I read with some interest today the Senate’s Friday, Jan. 16, dialogue on approval of the Keystone XL Pipeline, specifically with regard to three pending amendments to S. 1. One of these amendments, introduced by Senator Al Franken (D-Minnesota), would require that all of the iron, steel and manufactured goods that are used to construct the pipeline and its facilities be produced in the U.S.
While “Buy American” provides a useful soundbite for elected officials, the Water and Wastewater Equipment Manufacturers Assn. and others in the manufacturing community and beyond understand that behind those simple two words lurks a plethora of unintended consequences. For example, this language has the potential to: 1) disrupt longstanding supply chains; 2) increase project costs; 3) create monopolies; 4) stifle innovation; and 5) lead to retaliation and trade restrictions by some of our leading trading partners such as Canada, Mexico and the European Union.
The “glimmer of hope” stems from comments made by U.S. Sen. Lisa Murkowski (R-Alaska), who opposes this amendment. While she acknowledges the importance of encouraging more jobs and job creation in the U.S. and she buys American-made products whenever she can, she does not agree that the role of Congress is to mandate specific materials for the Keystone XL Pipeline. She noted that, without Congressional mandate “fully 75% of the pipe from this project is going to come from North America.” Those commitments were already made three years ago. More importantly, she understands that the Keystone XL Pipeline is a privately-funded project—it receives no Federal subsidies or taxpayer dollars and mandating the source of materials would be precedent setting.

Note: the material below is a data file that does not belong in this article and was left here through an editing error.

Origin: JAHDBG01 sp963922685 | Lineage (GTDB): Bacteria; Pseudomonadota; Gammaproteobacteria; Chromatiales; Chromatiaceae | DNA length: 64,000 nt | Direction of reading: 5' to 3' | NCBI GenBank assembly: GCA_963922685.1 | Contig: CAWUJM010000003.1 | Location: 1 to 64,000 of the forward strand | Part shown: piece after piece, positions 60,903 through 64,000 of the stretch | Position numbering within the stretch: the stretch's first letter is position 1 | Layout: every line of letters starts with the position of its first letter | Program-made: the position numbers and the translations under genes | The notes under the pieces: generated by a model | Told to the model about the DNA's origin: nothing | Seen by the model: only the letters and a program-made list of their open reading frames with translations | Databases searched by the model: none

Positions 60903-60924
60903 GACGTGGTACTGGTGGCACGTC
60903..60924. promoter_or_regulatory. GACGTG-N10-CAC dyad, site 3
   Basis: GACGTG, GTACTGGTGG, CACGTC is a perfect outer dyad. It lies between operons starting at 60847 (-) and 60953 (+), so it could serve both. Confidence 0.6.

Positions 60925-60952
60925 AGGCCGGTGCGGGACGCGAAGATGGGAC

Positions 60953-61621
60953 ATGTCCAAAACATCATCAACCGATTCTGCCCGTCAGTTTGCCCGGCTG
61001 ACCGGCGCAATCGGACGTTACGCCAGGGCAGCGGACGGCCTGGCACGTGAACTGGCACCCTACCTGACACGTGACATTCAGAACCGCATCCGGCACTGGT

She even went so far as to ask the Congressional Research Service (CRS) to find any examples in which Congress sought to force or direct private parties or a private company to purchase domestic goods and materials. So far, the CRS has not been able to uncover any examples. In her words, “This potentially puts us on a pretty slippery slope. If Congress mandates this for pipelines, why not other energy sources such as wind turbines? Why not our vehicles? Why not everything?”
Why not, indeed! I applaud Sen. Murkowski for the wisdom and courage to think independently and ask the questions that need to be asked. I certainly hope the rest of her esteemed colleagues in Congress will listen.
UPDATE: Just before press time, Sen. Murkowski moved to table Sen. Franken’s amendment. Her motion passed, 53 - 46, cutting off all debate on the amendment and defeating the amendment.Vanessa M. Leiby is executive director of the Water and Wastewater Equipment Manufacturers Assn., a Washington, D.C.-based trade organization that has represented the interests of manufacturers serving the water supply and wastewater treatment industry since 1908. Leiby can be reached at [email protected].